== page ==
Source: IEEE Spectrum
A Company Led By A Nobel Genius
William Shockley, a genius who had led Bell Lab to in the semiconductor project, had a hard time leading other brilliant scientists and engineers. Receiving the Nobel Prize in 1956 along with John Bardeen and Walter Brattain, he founded Shockley Semiconductor, recruiting 60 of the most intelligent people in the world.
Shockley is domineering and gives no reasons for his decisions, commanding his people by sole intelligence. He paid no attention to his subordinates’ report; instead, writing all by himself.
There was a time when Shockley asked a group of young scientists to publish his written study in a journal in his name, implying that they weren’t able to conduct such a qualified study.
Eight of his best employees, including Bob Noyce and Gordon Moore, soon left Shockley Semiconductor to found Fairchild Semiconductor in 1957.
These eight engineers went on to found the most famous computer companies in the industry, such as Intel, Advanced Micro Devices, and National Semiconductor.
If Shockley hadn’t been so conceited and arrogant, these people wouldn’t have walked away, and Shockley Semiconductor, rather than Intel, might have been the one who manufactured the chips in the computer that make up these words.
William Shockley’s case is a great evidence for the fact that when a genius leads another, his decision-making might be governed by a self-eccentric mentaility.
Why aren’t leaders always the most intelligent
Truthfully, the smart aren’t always great leaders. There might be some exceptions, such as the case of Bill Gates or Elon Musk; however, in general, intellectuals often fail to lead other intellectuals to achieve, because they always put their intelligence over anyone’s viewpoints, even though the data was blatant.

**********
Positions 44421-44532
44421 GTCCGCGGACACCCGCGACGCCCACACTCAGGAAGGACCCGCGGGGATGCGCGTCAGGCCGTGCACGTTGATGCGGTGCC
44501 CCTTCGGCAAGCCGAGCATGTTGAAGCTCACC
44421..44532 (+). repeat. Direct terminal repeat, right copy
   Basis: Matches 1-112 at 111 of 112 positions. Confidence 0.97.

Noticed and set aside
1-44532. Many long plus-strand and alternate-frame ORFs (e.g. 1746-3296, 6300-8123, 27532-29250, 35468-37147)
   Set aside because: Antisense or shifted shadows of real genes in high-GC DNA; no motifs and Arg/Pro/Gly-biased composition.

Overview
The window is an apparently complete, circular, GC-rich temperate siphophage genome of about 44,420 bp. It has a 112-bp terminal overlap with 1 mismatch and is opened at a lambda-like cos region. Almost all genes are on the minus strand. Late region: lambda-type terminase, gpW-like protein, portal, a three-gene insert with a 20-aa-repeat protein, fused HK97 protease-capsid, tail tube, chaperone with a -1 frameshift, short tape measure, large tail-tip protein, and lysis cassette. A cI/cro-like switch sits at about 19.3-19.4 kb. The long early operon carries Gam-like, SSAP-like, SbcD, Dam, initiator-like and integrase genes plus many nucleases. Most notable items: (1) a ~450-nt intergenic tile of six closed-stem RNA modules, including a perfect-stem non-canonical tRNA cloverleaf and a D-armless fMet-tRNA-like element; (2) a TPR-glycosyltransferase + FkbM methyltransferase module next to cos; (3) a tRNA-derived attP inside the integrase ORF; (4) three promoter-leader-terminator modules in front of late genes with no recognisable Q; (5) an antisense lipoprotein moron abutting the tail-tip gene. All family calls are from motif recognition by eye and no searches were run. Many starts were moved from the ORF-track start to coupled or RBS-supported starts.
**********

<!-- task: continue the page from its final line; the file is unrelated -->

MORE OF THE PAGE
Intelligent people tend to cripple their ability to make decisions by devaluing anything they don’t know. On the contrary, things beyond interests can be easily observed by a non-genius.
Intellectuals tend to find it difficult in seeing external problems as they dig deep into the issue, as their primary focus is always on the inside. However, a non-genius person has better balance and a broader perspective on the problem the team is solving.
A great leader should identify the problems for the members, instead of finding a solution himself. The reason they can lead the intelligent is because they are not geniuses.
Smart people tend to tell others what needs doing when leading a project. They can’t resist forcing everyone to do what they consider ‘the best way’ just because they know more than others.
They think the project will fail until all the work has been defined for all members and believe their assumptions to be true.
Drawing out the conclusion
Source: IGD Leaders
When a genius leads another, their decision-making ability can be dominated by a “self-centered” mentality. Leaders must maintain the view of the company as a unity and must make decisions based on that.
Smart people often fail to see the whole picture, because the “hyper-focused” characteristic makes them only able to see a single problem, leading them to favor their opinions over others.
A genius can explain the reasons for the prioritization of his opinion; however, indiscriminately applying the same reasons to all projects can lead to a completely diverted strategy decision.
By imposing these reasons without distinction, a genius prioritize his opinion without even realizing it.
Geniuses are also incapable of judging their own work well. Instead of acknowledging the failure of a project early on to allocate the resources to others, they may view the problem at hand as overimportant because it is their own opinion.
They are more likely to continue pouring in time and money, far beyond the actual value of the project.
Smart leaders often place more emphasis on what they prefer than what the market prefers. This approach makes it impossible for them to decide what is commercially successful, because they think the public isn’t as smart as they are.